Arthritis – dogs
Is your dog “showing his age”? If so, try this simple test.
Compared to several years ago is your dog:
- slower to get up after lying down?
- having problems with jumping in and out of the car or climbing stairs?
- less keen to exercise?
- Tiring more easily?
- showing any signs of stiffness?
A large percentage of dogs suffer from arthritis in the UK and many receive no treatment at all. The majority of these experience moderate to severe levels of pain. Arthritis is quite common in older dogs but can affect any dogs of any age.
Arthritis is a progressive deterioration of joint function that can cause discomfort and pain. Clinical signs vary considerably including lameness, which slowly becomes more severe and frequent with time, or a noticeable stiff gait. These signs are often aggravated by exercise, long periods of lying down or cold weather.
Your vet will be happy to give your dog an arthritis check-up involving gait analysis, weight, heart rate, pulse rate and joint manipulation as well as history taking to see if any signs of arthritis are being shown at home.
Arthritic dogs treated with simple measures like weight reduction, correct exercise and medication often respond with a remarkable increase in vigour. It is important to understand that the medication is usually long-term as although a short course might make a remarkable difference to your dog's discomfort, if the medication is stopped, your dog's health will relapse again.
It is impossible to reverse the arthritic changes. In consultation with your vet, the right measures can be taken to slow down the arthritic process so that older pets can enjoy many more quality years, free from discomfort and pain.
Mobility Problems in Cats
Mobility problems in cats are more common than you think with 80 per cent of cats over 12 years of age suffering from arthritis.
One of the reasons joint problems occur is when cartilage wears away faster than it can be replaced. When it wears away, joints become swollen and painful thus creating difficulties with mobility.
Signs of Mobility Problems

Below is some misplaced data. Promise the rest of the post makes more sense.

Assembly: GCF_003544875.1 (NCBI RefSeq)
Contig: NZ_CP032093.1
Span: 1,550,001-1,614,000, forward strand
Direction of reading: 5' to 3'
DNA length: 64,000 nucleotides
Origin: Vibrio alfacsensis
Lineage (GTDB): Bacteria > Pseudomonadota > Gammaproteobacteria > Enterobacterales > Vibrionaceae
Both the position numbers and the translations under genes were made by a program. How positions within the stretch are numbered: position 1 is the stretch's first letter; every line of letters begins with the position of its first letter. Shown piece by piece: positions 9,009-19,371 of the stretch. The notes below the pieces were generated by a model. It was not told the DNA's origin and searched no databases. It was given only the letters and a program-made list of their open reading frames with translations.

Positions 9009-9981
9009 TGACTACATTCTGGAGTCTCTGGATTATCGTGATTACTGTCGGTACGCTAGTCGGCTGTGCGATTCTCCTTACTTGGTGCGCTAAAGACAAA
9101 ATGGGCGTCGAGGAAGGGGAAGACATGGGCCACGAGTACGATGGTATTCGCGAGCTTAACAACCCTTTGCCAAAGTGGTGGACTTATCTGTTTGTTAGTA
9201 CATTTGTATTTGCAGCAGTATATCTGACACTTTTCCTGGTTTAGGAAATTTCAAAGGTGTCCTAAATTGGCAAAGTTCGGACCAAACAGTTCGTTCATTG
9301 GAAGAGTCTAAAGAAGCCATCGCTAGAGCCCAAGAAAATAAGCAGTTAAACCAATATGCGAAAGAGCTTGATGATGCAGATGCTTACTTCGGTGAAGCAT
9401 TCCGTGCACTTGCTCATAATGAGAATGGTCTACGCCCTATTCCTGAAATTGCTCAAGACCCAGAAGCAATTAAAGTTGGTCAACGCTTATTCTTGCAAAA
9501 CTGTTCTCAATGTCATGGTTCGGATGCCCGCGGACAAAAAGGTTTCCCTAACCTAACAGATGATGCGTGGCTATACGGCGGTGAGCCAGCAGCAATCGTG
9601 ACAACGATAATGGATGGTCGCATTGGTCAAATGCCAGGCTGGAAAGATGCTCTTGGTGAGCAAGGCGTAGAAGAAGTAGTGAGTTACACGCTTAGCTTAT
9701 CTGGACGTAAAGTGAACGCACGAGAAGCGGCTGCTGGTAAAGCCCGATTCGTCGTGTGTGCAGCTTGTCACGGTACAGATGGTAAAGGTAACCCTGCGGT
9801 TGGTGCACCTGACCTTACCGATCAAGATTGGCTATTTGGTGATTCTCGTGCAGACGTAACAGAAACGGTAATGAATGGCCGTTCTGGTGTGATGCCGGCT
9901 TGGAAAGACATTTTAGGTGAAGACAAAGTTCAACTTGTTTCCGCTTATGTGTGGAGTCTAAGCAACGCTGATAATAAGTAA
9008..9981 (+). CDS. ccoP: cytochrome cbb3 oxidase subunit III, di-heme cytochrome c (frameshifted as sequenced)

If your cat has joint problems, the first thing you’ll notice are lifestyle and behavioural changes such as a reduced ability or willingness to jump up or down from heights, increased sleep, less interaction between you and your cat, difficulty going up or down stairs, problems negotiating the litter box, poor grooming and less purring!
What causes joint problems in cats?
Although young cats can suffer with joint problems, it is much more common in older cats, because there are changes in the cartilage that occur with age.
Breed and genetics
Some breeds of cats may be more likely to develop joint problems through imperfect joints. For example Persian, Siamese and Himalayan cats may develop hip dysplasia.
Overweight and obese cats may have more severe problems because of the increased stress on affected joints.
Accidents and damage
Cats are very agile pets that enjoy climbing and jumping. Over time, the stress that is put on their joints may contribute to deterioration in cartilage. Additional stress can be caused by the trauma from accidents.
Other factors can contribute to joint problems in cats such as inflammation and infection in the joints and bony fractures affecting the joints.
Treatment is available to help ensure your cat is more comfortable in the form of medication and also special prescription diets. If you are concerned about your cat, talk to your vet about possible treatment options.